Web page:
Tuesday, 14 July 2020

Questions (986, 988)

Matt Carthy


986. Deputy Matt Carthy asked the Minister for Health if it is mandatory for HIQA inspections of nursing homes to include infection inspections; and if he will make a statement on the matter. [15706/20]

View answer

Matt Carthy


988. Deputy Matt Carthy asked the Minister for Health the average time for which HIQA inspection teams remain on site during nursing home inspections; if there is a maximum time limit ascribed to inspection teams in these instances; and if he will make a statement on the matter. [15708/20]

View answer

Written answers (Question to Health)

I propose to take Questions Nos. 986 and 988 together.

Since 2009 the Health Information and Quality Authority, HIQA, has been the statutory independent regulator in place for the nursing home sector, whether a HSE managed or a private nursing home. The Authority, established under the Health Act 2007, has significant and wide-ranging powers up to and including withdrawing the registration of a nursing home facility, which means that it can no longer operate as a service provider. This responsibility is underpinned by a comprehensive quality framework comprising of Registration Regulations, Care and Welfare Regulations and National Quality Standards.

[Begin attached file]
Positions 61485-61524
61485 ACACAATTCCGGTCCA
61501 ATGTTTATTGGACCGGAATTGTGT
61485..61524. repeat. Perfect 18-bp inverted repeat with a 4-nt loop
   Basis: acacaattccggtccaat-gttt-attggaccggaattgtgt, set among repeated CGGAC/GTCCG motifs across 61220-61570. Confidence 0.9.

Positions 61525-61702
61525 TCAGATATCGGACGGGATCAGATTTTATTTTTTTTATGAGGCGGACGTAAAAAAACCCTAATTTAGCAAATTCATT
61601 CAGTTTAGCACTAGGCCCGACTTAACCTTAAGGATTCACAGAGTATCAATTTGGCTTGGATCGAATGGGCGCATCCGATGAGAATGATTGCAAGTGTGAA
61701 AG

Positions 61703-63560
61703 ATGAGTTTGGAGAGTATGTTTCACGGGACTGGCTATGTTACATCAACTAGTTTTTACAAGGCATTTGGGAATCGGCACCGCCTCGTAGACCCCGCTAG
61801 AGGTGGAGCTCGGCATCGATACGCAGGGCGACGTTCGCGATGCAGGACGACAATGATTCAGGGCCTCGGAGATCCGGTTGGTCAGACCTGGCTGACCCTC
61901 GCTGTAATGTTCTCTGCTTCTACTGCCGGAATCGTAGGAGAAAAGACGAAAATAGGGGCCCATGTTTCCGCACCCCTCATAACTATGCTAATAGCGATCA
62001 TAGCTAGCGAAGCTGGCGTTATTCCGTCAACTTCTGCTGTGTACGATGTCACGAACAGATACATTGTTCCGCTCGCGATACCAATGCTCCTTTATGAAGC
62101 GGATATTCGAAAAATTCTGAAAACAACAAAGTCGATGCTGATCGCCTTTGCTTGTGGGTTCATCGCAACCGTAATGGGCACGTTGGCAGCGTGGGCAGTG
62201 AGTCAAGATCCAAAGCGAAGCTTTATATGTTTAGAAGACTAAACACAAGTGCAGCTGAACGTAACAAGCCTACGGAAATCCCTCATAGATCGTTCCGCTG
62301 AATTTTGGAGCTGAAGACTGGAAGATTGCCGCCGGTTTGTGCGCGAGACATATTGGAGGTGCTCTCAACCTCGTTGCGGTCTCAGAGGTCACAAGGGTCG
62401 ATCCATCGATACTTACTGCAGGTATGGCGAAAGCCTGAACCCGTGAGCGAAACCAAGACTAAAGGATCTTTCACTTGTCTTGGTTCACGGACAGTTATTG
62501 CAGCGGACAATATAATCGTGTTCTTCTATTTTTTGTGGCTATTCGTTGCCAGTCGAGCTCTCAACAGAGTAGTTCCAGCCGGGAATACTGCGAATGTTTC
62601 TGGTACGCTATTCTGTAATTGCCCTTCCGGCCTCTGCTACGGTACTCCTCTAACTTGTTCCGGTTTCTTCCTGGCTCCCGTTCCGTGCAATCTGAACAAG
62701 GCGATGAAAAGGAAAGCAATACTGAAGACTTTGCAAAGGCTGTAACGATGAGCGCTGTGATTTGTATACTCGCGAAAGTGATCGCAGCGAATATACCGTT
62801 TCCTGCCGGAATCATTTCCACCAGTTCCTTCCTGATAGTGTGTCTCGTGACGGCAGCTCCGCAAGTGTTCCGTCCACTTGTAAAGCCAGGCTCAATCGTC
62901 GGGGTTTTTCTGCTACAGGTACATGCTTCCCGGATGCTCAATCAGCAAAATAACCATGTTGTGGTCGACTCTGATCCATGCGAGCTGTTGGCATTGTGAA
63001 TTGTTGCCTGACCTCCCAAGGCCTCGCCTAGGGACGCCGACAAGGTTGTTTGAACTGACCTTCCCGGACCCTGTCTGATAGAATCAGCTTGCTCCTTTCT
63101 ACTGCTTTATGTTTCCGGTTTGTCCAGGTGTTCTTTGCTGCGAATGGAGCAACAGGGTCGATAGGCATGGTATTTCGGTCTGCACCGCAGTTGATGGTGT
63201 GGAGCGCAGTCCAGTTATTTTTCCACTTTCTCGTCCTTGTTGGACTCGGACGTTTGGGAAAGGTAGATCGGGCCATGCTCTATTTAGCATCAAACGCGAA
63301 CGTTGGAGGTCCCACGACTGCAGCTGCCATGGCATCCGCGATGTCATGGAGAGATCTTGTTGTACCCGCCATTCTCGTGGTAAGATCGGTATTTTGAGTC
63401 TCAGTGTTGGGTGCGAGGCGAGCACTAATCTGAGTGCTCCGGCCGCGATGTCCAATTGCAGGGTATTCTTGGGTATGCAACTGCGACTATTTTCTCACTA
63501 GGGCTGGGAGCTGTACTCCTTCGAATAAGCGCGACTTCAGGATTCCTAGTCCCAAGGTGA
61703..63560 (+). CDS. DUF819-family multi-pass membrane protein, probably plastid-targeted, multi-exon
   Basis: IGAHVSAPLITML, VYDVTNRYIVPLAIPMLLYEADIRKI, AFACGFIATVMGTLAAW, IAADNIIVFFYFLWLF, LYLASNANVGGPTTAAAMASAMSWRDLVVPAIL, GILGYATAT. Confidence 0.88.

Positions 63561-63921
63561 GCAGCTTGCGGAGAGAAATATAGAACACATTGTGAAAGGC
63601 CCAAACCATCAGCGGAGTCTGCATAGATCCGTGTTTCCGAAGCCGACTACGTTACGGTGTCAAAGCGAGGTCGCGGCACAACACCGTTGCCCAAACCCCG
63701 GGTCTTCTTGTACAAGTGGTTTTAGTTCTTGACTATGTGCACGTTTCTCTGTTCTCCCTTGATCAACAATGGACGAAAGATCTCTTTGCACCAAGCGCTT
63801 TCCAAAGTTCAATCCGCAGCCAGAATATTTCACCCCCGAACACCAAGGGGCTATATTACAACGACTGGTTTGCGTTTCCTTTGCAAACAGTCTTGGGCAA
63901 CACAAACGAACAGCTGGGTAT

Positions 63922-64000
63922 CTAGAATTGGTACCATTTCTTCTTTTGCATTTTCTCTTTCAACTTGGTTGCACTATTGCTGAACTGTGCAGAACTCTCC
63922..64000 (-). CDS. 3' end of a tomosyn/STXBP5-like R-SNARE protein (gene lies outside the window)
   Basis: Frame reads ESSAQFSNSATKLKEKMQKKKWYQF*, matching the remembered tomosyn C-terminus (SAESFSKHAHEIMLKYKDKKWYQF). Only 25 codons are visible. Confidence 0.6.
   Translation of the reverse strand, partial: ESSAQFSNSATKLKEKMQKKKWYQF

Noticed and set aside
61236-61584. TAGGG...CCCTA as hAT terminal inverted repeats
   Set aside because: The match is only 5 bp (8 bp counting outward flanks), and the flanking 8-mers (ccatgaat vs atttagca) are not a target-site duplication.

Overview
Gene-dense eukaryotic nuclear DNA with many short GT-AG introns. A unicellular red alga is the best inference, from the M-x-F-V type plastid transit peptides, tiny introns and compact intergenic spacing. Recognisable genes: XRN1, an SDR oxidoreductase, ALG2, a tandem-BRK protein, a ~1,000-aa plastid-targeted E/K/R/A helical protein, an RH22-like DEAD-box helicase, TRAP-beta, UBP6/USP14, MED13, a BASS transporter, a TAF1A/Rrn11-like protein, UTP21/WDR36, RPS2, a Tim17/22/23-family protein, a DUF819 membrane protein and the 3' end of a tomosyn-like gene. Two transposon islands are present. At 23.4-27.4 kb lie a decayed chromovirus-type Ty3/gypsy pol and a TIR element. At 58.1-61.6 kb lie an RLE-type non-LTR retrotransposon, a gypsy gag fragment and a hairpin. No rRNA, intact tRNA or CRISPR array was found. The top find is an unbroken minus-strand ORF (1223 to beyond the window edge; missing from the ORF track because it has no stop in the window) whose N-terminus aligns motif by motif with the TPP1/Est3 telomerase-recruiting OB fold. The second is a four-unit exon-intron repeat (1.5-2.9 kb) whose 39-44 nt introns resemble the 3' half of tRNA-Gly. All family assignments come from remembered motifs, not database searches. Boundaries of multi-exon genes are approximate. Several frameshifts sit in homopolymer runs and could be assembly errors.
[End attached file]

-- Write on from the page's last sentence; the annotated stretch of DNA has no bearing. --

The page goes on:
HIQA monitors compliance with nationally-mandated standards and regulations to ensure that older people are receiving safe, high-quality and person-centred care. HIQA takes a risk-based approach to inspection and when information is received to suggest that there is a risk to the wellbeing of residents, HIQA uses this information to decide which regulations will be inspected against. Registered providers are required to be compliant with regulation 27 of the Health Act 2007 (Care and Welfare of Residents in Designated Centres for Older People) Regulations 2013 on infection control.

HIQA inspections can take place over one or two days, with the duration influenced by factors such as the:

- COVID-19 status of the centre

- reason for the inspection

- number of inspectors on inspection

- size of the centre

- findings during the course of the inspection.

Inspections progress rapidly in centres where residents are well cared for, the findings are good, and the provider is organised and the required documentation is readily available for review.